The number one thing you can do to help is DON’T judge the child, LISTEN instead! Sometimes we think we are helping by attempting to “correct” reasons why someone might bully them, such as their quirky personality or clothing. This leaves them feeling ashamed of something that they have no real control over and often leads to them becoming silent in their suffering. Kids are uniquely and wonderfully made. There are no deserving reasons for them to be bullied. Listen to their story with compassion and instead of telling them to “stand up for themselves,” give them the tools to help them do it! Make a plan of action with your child that includes the following: 

  1. Speak Up. Let your child know it’s okay to outright tell a bully to STOP! Tell the Bully firmly that if they don’t stop, they will be reported. Most schools have a “No Tolerance Policy.” 
  2. Take Notes. Help your child keep a “Bully Journal.” Write down the times and places that the bullying occurred. Try to write details. Include pictures of any injures, damaged property, cyber bullying messages, etc. Keep it up to date.  
  3. Make an Escape Plan. No matter where your child is being bullied, if you are not near, get another adult on board that your child can immediately go to as a way to escape the bullying. 
  4. Have No Fear. If the bully refuses to stop, go directly to the principal, superintendent, youth group leader, activity leader, or adult in charge. Share your Bully Journal as proof. Hold that adult accountable to resolve the problem. Insist on a report as to the actions of consequence or, if needed, a mediation session with the bully’s parents/guardians. 
  5. Copy, Delete, Report, Block. In the case of Cyberbullying, you must take control of your child’s accounts. Take screen shots of the comments or texts for your Bully Journal, then immediately report the offenders. Most social media sites have a place in which you can report cyberbullying. Delete all abusive comments or pictures online. Block everyone responsible. Have your child take a “media time-out” for their own protection. 
  6. Be Bold for Safety’s Sake. If it’s a case of continued physical violence or a serious abusive threat, don’t be afraid to go to your local authorities. Be bold and protect your child before the unthinkable occurs. 
  7. Start an Anti-Bullying Organization or Club. There are some fantastic anti-bullying programs that can not only teach kids that character and kindness count, but also act as a safe way to bring light to any bullying problems within your community. In most cases, teacher, parents, and students work together to change the atmosphere of a school.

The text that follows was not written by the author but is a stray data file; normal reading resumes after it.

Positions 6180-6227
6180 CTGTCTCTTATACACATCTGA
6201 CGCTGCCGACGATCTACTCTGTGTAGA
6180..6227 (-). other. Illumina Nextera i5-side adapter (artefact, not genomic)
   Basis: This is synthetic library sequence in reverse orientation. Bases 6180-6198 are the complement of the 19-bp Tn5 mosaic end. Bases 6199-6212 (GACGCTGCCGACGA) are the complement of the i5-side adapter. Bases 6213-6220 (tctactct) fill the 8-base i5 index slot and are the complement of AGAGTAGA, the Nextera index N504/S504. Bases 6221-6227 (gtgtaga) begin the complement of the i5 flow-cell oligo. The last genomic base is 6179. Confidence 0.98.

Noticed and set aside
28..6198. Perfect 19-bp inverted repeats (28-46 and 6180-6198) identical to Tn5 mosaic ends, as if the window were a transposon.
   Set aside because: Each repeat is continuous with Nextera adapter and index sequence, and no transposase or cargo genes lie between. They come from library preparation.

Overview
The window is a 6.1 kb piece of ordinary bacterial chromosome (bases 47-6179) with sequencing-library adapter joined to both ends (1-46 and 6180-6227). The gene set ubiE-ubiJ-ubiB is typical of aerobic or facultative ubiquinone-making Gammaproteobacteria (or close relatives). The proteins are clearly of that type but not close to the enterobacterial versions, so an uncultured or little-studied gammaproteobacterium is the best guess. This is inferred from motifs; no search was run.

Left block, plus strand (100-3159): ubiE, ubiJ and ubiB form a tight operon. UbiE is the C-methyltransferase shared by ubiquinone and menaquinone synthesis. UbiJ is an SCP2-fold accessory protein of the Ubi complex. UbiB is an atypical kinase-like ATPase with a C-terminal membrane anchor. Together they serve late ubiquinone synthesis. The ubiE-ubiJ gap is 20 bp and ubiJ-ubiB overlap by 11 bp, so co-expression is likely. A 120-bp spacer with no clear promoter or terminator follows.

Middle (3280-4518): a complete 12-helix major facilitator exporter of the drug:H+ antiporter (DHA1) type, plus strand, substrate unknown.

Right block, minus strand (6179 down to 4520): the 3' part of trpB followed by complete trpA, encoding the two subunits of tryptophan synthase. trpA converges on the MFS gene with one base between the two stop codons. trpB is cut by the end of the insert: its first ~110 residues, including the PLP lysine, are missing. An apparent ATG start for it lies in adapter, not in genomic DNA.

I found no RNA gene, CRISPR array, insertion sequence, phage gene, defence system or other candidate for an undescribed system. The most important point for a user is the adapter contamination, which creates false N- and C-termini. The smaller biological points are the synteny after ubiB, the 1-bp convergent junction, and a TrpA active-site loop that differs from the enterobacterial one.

8. No Fault. Don’t let your child beat themselves up! Whatever the consequences the bully receives, remind your child, it was the bully’s choice to behave in the way they did. They must deal with the consequences of their actions. Don’t let anyone make them feel guilty for speaking up! Consequences often correct bad behavior.  
  9. Forgive the Bully. When all is said and done, encourage your child to forgive their bully. Help them to understand that everyone has a reason why the act out. Some bully others because they don’t know how to deal with their own problems or emotions. That doesn’t excuse what they have done, but it can help your child feel some compassion toward them and offer forgiveness.  

A Last Word on Love 

My son’s story does not have a perfect ending. We moved from the area before any great amount of progress was made. However, the issue continued to tug at my heart and now I am currently involved with a nationwide anti-bullying program.  

I recognize that we live in a sinful and often selfish world. Not everyone is going to instruct their children to “love their neighbor” or to abide by the Golden Rule. We must be pro-active by teaching our children in word and deed, to love without prejudice, be kind without preconditions, and to be courageous enough to stand up for themselves and for others. Our children don’t have to be victims to this world’s bullies! They can be the change, not just hope that things change.  

Written by Amber Easton-Payne, Cleveland, Tennessee, as Printed in the February 2019 White Wing Messenger

About the Author

Amber Easton-Payne is chief operations officer for Way Beyond Measure, Inc., a national anti-bullying program. The program offers the Stand Up Stand Out Leadership Club that presents age-appropriate educational and empowerment initiatives in schools. A mother of five, Amber is also a former youth and children’s pastor. For more information visit